Monday, September 29, 2014

David Crystal on Contemporary English and Its Possible Futures

David Crystal is a British linguist who has written engagingly on various aspects of the English language.  I came across this video on youtube and I thought readers of this blog might find it interesting:

I was really struck by Crystal's observation that there are 400 million Indians who speak English.  That is a huge block of English speaking people.  And as Crystal notes the dialect that has developed in India has its own shape and norms.  And I suspect that these norms will influence how English is spoken and comprehended in the English speaking world at large.

From the perspective of prosody, and how English language poetry is shaped and heard, I think there are a number of applications, or tendencies, that are already reshaping English language verse.  I have written before about how I suspect that the emergence of syllabic verse in an English language context is at least partly due to English becoming a global language.  Add to that global context the relative lack of accentual contours in some of these populations, like India, and this creates a precedent for a non-metrical approach to English language poetry.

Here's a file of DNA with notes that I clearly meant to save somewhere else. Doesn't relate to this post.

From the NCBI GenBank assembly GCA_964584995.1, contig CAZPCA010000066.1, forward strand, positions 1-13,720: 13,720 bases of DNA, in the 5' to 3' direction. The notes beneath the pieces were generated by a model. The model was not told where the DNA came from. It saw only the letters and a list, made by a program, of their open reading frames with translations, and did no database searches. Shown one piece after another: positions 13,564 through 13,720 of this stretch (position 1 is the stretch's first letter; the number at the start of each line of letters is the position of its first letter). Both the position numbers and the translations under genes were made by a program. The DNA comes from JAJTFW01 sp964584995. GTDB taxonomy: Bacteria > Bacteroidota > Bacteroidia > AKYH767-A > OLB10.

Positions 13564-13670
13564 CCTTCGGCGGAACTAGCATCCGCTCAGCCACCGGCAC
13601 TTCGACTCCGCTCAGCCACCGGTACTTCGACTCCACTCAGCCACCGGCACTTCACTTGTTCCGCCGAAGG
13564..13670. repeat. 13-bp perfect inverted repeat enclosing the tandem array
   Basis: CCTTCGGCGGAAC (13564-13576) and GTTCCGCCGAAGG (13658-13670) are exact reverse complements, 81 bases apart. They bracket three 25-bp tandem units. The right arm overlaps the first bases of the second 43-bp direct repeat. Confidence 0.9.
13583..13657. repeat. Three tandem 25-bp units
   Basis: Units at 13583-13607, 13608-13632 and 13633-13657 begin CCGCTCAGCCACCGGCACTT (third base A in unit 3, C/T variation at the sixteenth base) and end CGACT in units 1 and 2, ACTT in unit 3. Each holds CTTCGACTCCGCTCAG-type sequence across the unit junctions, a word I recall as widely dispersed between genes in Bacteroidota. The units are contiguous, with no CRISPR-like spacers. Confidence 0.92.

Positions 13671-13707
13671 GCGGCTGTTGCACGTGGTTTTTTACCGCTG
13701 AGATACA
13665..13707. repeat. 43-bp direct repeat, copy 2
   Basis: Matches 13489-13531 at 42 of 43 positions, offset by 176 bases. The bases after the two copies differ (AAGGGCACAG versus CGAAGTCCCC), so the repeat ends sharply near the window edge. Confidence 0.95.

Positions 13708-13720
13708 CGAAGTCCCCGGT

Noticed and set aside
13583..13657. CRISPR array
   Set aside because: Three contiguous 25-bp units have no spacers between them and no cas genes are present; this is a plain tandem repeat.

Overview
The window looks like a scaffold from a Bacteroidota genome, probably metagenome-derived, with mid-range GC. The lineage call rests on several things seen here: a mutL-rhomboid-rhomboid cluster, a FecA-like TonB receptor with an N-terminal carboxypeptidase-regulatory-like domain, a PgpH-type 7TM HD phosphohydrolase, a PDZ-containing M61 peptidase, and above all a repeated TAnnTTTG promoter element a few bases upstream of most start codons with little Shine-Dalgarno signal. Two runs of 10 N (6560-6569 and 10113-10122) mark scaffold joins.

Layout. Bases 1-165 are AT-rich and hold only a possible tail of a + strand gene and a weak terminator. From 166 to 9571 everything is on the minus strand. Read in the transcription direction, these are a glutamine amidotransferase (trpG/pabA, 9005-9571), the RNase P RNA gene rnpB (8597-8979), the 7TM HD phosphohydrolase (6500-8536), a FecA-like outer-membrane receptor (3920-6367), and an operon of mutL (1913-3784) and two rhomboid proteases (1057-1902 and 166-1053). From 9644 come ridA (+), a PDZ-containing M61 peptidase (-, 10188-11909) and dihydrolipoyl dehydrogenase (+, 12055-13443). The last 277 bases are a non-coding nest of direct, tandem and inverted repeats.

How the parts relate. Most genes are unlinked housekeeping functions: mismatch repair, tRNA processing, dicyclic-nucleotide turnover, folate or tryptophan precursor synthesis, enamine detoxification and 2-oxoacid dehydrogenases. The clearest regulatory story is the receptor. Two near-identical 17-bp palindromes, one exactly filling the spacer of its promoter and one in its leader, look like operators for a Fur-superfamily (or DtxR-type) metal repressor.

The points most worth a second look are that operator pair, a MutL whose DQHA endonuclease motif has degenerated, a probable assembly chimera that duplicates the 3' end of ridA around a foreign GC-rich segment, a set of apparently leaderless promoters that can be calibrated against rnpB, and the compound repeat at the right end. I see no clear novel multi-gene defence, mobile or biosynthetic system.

This is particularly true, I think, for formal verse in English.  What I sense is a kind of shift from the accentual to the syllabic.  A good indicator of this is, I think, the way Syllabic Haiku has become so widespread and how it has assumed a place in popular culture.  The widespread usage of Syllabic Haiku, of a form that counts syllables in three lines of 5-7-5, has created a numerically large group of people who have approached English language verse in syllabic terms.  What this means is that someone who has the experience of composing Syllabic Haiku will not have difficulty understanding a syllabic approach to the sonnet, even though that approach differs from the traditional metrical approach.  The basic mechanism of counting syllables is the same in both cases.

As Crystal notes it is difficult to make claims for the future.  Even so I think it is clear to all of us interested in language, and specifically English, that the contours of the language are changing.  And I suspect that the contours of our poetry will change as well.

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